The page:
a fifth multiplexer for providing input to the second FIFO, the fifth multiplexer selecting the output of the third multiplexer or the second complex difference from the second complex subtractor according to a fifth control line.
wherein the third, fourth and fifth control lines are driven by the control unit according to a value held within the pipeline step-count register.
7. The processor of claim 6 wherein the second FIFO stores L2 complex numbers, and for a first L2 iterations as determined by the pipeline step-count register the control unit controls the fourth and fifth control lines to cause the fourth multiplexer to select the output of the second FIFO and causes the fifth multiplexer to select the output from the third multiplexer, and for an immediately subsequent second L2 iterations as determined by the pipeline step-count register the control unit controls the fourth and fifth control lines to cause the fourth multiplexer to select the second complex sum and causes the fifth multiplexer to select the second complex difference.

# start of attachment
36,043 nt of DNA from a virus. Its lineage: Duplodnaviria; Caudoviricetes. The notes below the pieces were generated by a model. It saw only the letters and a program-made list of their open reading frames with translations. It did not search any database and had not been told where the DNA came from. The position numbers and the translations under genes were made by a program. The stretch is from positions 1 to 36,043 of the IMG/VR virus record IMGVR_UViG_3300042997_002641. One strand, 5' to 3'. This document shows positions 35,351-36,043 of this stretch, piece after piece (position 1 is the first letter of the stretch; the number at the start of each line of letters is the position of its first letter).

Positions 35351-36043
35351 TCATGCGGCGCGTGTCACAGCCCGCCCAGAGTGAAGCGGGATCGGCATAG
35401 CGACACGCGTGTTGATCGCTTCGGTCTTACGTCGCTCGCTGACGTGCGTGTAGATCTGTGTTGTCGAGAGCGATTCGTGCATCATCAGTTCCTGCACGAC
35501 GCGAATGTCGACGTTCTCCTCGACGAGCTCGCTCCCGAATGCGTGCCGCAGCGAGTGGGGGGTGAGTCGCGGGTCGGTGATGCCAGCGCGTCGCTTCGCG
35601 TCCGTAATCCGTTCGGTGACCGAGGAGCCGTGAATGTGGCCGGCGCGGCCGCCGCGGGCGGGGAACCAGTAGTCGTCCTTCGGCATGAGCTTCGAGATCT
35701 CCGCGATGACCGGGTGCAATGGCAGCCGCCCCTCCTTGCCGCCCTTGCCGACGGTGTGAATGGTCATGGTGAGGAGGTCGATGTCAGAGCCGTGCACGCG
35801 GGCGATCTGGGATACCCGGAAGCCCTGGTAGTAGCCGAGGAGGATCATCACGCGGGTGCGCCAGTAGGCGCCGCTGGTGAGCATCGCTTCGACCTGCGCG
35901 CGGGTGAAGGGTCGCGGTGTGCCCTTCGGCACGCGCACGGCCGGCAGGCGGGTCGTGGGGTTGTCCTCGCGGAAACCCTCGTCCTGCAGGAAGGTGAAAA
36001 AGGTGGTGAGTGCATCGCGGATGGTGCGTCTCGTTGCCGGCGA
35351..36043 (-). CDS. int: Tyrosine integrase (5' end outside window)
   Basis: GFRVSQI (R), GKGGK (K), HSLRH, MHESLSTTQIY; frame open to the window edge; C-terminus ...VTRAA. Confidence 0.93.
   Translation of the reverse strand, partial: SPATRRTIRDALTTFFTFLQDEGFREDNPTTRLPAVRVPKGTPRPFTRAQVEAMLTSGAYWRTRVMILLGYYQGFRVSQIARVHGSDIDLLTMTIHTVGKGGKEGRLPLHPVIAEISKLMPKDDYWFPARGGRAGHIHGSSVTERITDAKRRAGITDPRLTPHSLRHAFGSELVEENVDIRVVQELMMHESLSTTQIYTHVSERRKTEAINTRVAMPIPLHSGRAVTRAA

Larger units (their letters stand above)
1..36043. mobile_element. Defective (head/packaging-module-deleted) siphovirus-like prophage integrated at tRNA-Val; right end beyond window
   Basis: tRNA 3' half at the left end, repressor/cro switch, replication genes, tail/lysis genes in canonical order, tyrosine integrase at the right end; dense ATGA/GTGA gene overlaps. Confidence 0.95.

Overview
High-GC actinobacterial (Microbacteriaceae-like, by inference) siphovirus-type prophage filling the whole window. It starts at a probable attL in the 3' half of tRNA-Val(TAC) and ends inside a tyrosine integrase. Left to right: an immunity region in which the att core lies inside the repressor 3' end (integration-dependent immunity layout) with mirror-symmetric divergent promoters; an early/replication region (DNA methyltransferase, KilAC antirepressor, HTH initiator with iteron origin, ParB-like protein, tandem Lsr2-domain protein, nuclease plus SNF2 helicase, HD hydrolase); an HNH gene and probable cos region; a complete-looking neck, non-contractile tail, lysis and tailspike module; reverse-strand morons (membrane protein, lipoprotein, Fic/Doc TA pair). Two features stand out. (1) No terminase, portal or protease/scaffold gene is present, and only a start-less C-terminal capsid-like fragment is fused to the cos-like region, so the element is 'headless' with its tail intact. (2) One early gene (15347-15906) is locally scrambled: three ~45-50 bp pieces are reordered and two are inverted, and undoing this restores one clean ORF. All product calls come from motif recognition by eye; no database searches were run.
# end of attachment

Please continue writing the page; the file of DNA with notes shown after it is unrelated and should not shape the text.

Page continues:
8. The processor of claim 7 wherein L2=N/(48p), where p indicates a triplet number.
9. The processor of claim 7 wherein the control unit drives the third control line according to a value within the pipeline step-count register to generate coefficients consistent with a transform process.
10. The processor of claim 1 wherein each BFIII comprises:
a third first-in-first-out (FIFO) buffer capable of storing at least a complex number;
a second π/2 complex rotator connected to an input port of the BFIII to generate a corresponding second complex π/2 rotated value;
a sixth multiplexer for selecting as output an input value from the input port of the BFIII or the second complex π/2 rotated value according to a sixth control line;
a π/4 complex rotator connected to the output of the sixth multiplexer to generate a corresponding complex π/4 rotated value;
a seventh multiplexer for selecting as output the output from the sixth multiplexer or the complex π/4 rotated value according to a seventh control line;